Accuracy of content: All information used in the publication of this report has been compiled from publicly available sources that are believed to be reliable, however we do not guarantee the accuracy or completeness of this report and have not sought for this information to be independently verified. Opinions contained in this report represent those of the research department of Edison at the time of publication. Forward-looking information or statements in this report contain information that is based on assumptions, forecasts of future results, estimates of amounts not yet determinable, and therefore involve known and unknown risks, uncertainties and other factors which may cause the actual results, performance or achievements of their subject matter to be materially different from current expectations.

Exclusion of Liability: To the fullest extent allowed by law, Edison shall not be liable for any direct, indirect or consequential losses, loss of profits, damages, costs or expenses incurred or suffered by you arising out or in connection with the access to, use of or reliance on any information contained on this note.

No personalised advice: The information that we provide should not be construed in any manner whatsoever as, personalised advice. Also, the information provided by us should not be construed by any subscriber or prospective subscriber as Edison’s solicitation to effect, or attempt to effect, any transaction in a security. The securities described in the report may not be eligible for sale in all jurisdictions or to certain categories of investors.

Investment in securities mentioned: Edison has a restrictive policy relating to personal dealing and conflicts of interest. Edison Group does not conduct any investment business and, accordingly, does not itself hold any positions in the securities mentioned in this report. However, the respective directors, officers, employees and contractors of Edison may have a position in any or related securities mentioned in this report, subject to Edison's policies on personal dealing and conflicts of interest.

Copyright: Copyright 2023 Edison Investment Research Limited (Edison).

Australia

Edison Investment Research Pty Ltd (Edison AU) is the Australian subsidiary of Edison. Edison AU is a Corporate Authorised Representative (1252501) of Crown Wealth Group Pty Ltd who holds an Australian Financial Services Licence (Number: 494274). This research is issued in Australia by Edison AU and any access to it, is intended only for "wholesale clients" within the meaning of the Corporations Act 2001 of Australia. Any advice given by Edison AU is general advice only and does not take into account your personal circumstances, needs or objectives. You should, before acting on this advice, consider the appropriateness of the advice, having regard to your objectives, financial situation and needs. If our advice relates to the acquisition, or possible acquisition, of a particular financial product you should read any relevant Product Disclosure Statement or like instrument.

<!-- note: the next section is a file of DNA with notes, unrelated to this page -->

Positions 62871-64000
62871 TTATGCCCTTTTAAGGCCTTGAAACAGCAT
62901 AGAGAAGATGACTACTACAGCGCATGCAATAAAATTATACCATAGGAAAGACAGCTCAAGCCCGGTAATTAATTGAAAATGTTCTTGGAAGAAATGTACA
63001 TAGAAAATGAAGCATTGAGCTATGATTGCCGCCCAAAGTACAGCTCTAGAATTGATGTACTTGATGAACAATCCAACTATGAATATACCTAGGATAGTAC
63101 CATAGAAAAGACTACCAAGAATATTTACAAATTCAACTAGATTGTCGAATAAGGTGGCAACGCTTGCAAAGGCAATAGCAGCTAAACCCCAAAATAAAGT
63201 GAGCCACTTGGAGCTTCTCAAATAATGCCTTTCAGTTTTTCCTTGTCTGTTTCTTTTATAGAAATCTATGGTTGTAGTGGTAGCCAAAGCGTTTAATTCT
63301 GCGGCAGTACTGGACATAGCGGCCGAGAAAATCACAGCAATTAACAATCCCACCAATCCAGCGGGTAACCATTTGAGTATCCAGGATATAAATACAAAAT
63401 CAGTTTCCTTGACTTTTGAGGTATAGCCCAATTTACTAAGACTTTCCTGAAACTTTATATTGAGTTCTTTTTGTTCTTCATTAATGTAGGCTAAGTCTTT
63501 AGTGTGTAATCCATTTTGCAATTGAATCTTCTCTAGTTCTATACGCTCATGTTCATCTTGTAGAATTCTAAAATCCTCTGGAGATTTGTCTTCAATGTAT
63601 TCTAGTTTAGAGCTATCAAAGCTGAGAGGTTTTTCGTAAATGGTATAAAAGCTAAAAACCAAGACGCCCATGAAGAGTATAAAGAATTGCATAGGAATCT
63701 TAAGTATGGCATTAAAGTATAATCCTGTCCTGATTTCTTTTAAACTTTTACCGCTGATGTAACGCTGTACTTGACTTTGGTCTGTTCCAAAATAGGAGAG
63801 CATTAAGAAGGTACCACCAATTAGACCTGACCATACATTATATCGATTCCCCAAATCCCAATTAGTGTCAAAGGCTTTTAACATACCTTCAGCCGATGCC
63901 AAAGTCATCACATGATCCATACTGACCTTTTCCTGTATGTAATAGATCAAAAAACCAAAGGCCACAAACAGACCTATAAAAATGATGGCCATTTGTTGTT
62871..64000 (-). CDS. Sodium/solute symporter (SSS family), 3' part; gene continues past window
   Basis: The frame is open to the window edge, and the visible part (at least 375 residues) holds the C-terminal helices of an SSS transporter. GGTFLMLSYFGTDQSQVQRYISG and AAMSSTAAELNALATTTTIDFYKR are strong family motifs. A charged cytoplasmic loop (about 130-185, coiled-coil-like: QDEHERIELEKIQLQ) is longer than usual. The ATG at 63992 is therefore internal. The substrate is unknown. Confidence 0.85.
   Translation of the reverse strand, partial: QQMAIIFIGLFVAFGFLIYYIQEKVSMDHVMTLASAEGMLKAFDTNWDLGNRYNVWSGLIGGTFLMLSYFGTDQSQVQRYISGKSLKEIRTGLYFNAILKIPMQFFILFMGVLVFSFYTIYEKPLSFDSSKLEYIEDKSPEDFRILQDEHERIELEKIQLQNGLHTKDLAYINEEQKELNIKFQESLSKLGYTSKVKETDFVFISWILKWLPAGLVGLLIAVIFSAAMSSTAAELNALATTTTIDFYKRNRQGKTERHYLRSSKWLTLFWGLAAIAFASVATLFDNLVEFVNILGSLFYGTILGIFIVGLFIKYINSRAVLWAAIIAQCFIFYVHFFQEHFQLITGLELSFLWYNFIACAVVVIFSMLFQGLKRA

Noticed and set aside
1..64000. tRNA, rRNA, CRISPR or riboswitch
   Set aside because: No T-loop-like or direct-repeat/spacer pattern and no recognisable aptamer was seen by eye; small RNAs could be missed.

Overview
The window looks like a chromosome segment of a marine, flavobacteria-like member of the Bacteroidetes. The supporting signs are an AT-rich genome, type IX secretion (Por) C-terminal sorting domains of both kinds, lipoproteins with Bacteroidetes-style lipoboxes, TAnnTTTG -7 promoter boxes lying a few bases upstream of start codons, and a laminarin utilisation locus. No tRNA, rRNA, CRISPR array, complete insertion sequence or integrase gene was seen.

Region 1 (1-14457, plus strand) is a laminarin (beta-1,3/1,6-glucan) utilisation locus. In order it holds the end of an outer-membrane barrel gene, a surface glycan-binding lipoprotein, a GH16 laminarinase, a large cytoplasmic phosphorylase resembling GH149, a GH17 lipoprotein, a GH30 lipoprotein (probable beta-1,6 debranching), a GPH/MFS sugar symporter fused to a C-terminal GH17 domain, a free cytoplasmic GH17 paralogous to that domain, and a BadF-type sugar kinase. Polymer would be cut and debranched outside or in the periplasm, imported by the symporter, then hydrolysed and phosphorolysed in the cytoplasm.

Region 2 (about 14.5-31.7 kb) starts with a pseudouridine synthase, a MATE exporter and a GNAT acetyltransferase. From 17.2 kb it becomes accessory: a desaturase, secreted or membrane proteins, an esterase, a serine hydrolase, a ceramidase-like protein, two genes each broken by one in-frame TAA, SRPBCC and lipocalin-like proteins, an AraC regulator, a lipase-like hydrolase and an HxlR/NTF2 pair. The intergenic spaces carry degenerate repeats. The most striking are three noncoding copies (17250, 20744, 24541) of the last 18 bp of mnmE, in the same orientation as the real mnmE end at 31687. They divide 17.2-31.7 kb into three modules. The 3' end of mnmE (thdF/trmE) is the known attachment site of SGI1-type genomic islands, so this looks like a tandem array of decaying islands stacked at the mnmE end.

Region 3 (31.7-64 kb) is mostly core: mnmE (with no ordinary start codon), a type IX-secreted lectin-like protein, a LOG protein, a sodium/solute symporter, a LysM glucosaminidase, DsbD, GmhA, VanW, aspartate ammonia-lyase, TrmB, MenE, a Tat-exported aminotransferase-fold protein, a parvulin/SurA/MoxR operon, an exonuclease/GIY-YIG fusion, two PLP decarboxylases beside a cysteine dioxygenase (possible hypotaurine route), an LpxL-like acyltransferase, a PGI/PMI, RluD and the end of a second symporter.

New Zealand

The research in this document is intended for New Zealand resident professional financial advisers or brokers (for use in their roles as financial advisers or brokers) and habitual investors who are “wholesale clients” for the purpose of the Financial Advisers Act 2008 (FAA) (as described in sections 5(c) (1)(a), (b) and (c) of the FAA). This is not a solicitation or inducement to buy, sell, subscribe, or underwrite any securities mentioned or in the topic of this document. For the purpose of the FAA, the content of this report is of a general nature, is intended as a source of general information only and is not intended to constitute a recommendation or opinion in relation to acquiring or disposing (including refraining from acquiring or disposing) of securities. The distribution of this document is not a “personalised service” and, to the extent that it contains any financial advice, is intended only as a “class service” provided by Edison within the meaning of the FAA (i.e. without taking into account the particular financial situation or goals of any person). As such, it should not be relied upon in making an investment decision.

United Kingdom

This document is prepared and provided by Edison for information purposes only and should not be construed as an offer or solicitation for investment in any securities mentioned or in the topic of this document. A marketing communication under FCA Rules, this document has not been prepared in accordance with the legal requirements designed to promote the independence of investment research and is not subject to any prohibition on dealing ahead of the dissemination of investment research.

This Communication is being distributed in the United Kingdom and is directed only at (i) persons having professional experience in matters relating to investments, i.e. investment professionals within the meaning of Article 19(5) of the Financial Services and Markets Act 2000 (Financial Promotion) Order 2005, as amended (the "FPO") (ii) high net-worth companies, unincorporated associations or other bodies within the meaning of Article 49 of the FPO and (iii) persons to whom it is otherwise lawful to distribute it. The investment or investment activity to which this document relates is available only to such persons. It is not intended that this document be distributed or passed on, directly or indirectly, to any other class of persons and in any event and under no circumstances should persons of any other description rely on or act upon the contents of this document.

This Communication is being supplied to you solely for your information and may not be reproduced by, further distributed to or published in whole or in part by, any other person.

United States

Edison relies upon the "publishers' exclusion" from the definition of investment adviser under Section 202(a)(11) of the Investment Advisers Act of 1940 and corresponding state securities laws. This report is a bona fide publication of general and regular circulation offering impersonal investment-related advice, not tailored to a specific investment portfolio or the needs of current and/or prospective subscribers. As such, Edison does not offer or provide personal advice and the research provided is for informational purposes only. No mention of a particular security in this report constitutes a recommendation to buy, sell or hold that or any security, or that any particular security, portfolio of securities, transaction or investment strategy is suitable for any specific person.

London │ New York │ Frankfurt

20 Red Lion Street

London, WC1R 4PS

United Kingdom

London │ New York │ Frankfurt

20 Red Lion Street

London, WC1R 4PS

United Kingdom